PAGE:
With each passing day that Laurent Gbago refuses to relinquish the presidency of Ivory Coast to the winner in the recent national elections, the case for his forced removal from office grows clearer.
Though Gbagbo is trying to negotiate another power sharing agreement to extend his term as the titular head of this West African nation, he had agreed in advance of elections to step aside if he lost.
He must now go, or face arrest by the U.N. forces — about 10,000 of them — keeping the peace in Ivory Coast. As Morgan Tsvangirai of Zimbabwe recommends the time is over for governments of “unity” in Ivory Coast. Such governments have accomplished their objective: to stage a fair national election to move the country forward.
Or the French could arrest Gbagbo, and then send him into exile.
The case of Ivory Coast is an important test for the international community. If Gbagbo is allowed to remain endless in office, condmening Ivory Coast to effective partition, then the years-long effort to broker a settlement between north and south in this economically-strategic country, has been a failure. The days of babysitting demonstrably ineffective and illegitimate African leaders should be over. The days of making excuses for their vanity and their disgraceful disregard for their own promises, ought to be over. The time for giving Gbagbo more time ought to have expired. Gbagbo’s behavior should be met not with “sanctions,” but with his with his arrest and, if necessary, his removal from the country. If he cannot obey the law, he should be considered to have extinguished his claim on remaining in Ivory Coast as a private citizen.
Gbagbo need only look to his neighbors to see that the precedent for this scenario is well established. In both Nigeria and in Ghana, former presidents live peacefully, declining to interfere in unlawful ways in the political process. So does Kenneth Kuanda in the Zambia he once ruled essentially as a monarch. All of these former rulers obey the law, refuse to succumb to the temptations of extra-legal manuever for political gain. And they are honored for this commitment to law. Gbagbo ought to do the same and if he cannot do so, he should suffer the consequences of banishment. That was, after all, the tactic that sent Charles Taylor out of Liberia and enabled that nation to begin to rehabilitate itself.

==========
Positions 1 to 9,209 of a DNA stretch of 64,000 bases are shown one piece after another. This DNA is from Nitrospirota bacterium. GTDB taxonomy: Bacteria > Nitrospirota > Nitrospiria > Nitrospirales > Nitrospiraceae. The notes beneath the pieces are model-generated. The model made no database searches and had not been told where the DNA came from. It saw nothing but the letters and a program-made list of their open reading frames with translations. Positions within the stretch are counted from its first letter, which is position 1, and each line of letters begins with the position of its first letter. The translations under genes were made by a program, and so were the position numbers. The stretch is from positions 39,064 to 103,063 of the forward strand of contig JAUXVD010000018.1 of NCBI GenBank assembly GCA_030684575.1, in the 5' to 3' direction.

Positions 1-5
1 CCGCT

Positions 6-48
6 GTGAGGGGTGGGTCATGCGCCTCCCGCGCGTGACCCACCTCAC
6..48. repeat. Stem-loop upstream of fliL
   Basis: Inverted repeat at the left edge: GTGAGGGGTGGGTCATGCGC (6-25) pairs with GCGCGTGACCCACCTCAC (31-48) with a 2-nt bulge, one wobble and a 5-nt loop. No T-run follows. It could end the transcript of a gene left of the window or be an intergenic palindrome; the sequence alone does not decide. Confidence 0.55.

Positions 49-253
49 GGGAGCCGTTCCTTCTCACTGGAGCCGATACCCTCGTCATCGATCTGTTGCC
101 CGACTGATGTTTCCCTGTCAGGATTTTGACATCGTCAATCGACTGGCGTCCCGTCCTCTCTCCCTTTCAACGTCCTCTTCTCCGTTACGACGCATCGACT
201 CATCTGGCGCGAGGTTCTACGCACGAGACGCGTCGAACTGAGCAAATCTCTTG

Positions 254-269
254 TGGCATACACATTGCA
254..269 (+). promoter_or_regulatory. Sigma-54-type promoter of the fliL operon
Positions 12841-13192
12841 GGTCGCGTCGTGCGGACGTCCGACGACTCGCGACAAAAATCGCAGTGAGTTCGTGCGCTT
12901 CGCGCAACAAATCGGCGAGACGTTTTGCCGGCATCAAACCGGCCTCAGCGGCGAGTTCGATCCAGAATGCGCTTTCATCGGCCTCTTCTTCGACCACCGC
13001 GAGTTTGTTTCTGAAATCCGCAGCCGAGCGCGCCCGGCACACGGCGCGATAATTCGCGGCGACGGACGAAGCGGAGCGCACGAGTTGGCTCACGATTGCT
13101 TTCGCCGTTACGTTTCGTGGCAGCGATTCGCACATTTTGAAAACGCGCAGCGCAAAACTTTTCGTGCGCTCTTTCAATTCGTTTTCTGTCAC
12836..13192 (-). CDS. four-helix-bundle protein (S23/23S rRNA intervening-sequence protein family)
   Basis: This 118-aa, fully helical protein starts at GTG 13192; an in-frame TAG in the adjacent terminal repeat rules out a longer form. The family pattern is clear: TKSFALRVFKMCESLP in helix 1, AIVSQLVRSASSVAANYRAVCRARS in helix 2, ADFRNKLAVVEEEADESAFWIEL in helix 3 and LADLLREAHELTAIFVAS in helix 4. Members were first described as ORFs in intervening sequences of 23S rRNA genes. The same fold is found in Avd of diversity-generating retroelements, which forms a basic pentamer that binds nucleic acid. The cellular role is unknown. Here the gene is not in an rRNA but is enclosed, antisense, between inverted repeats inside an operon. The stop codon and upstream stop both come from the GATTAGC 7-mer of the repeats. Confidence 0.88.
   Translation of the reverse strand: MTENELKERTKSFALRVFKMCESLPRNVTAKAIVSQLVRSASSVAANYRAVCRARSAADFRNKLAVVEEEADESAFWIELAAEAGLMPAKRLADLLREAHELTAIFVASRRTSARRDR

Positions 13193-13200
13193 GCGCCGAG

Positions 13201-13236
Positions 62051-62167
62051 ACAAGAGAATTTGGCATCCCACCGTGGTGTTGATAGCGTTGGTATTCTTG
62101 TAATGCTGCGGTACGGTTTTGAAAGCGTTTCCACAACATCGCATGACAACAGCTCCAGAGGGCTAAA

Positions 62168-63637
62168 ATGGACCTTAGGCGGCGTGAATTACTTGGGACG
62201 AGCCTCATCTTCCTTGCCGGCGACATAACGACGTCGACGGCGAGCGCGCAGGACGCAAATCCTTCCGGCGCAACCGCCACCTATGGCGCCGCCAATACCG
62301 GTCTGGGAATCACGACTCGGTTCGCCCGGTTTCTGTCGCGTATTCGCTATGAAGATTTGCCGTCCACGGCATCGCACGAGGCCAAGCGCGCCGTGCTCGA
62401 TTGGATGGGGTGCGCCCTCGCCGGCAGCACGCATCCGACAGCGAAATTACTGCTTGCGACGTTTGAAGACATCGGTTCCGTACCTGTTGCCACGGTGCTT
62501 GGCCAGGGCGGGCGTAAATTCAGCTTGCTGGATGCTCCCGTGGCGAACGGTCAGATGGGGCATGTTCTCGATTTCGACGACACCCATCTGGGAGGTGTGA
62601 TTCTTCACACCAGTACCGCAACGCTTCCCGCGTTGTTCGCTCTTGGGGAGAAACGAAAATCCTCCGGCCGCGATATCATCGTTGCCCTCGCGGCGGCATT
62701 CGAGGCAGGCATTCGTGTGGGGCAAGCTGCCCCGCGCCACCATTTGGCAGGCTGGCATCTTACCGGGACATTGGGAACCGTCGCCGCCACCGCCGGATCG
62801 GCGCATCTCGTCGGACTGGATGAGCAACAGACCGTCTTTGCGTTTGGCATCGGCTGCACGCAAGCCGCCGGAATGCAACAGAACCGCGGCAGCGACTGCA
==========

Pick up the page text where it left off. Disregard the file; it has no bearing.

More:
To be sure, there are risks in arresting and exiling Gbagbo. His supporters could take up arms. But the alternative is to leave this magnificent country, hostage to bandits and thugs wearing suits. As a price for removing Gbagbo, Alassane Ouattara, who is the rightful winner of the election, should be required to take demonstrable steps to protect and support the southern Christian community in Ivory Coast. Ouattara has every reason to support Southerners because of their vital importance to the economy — and because Northerners depend on the South for access to the Abidjan port, the most important in West Africa.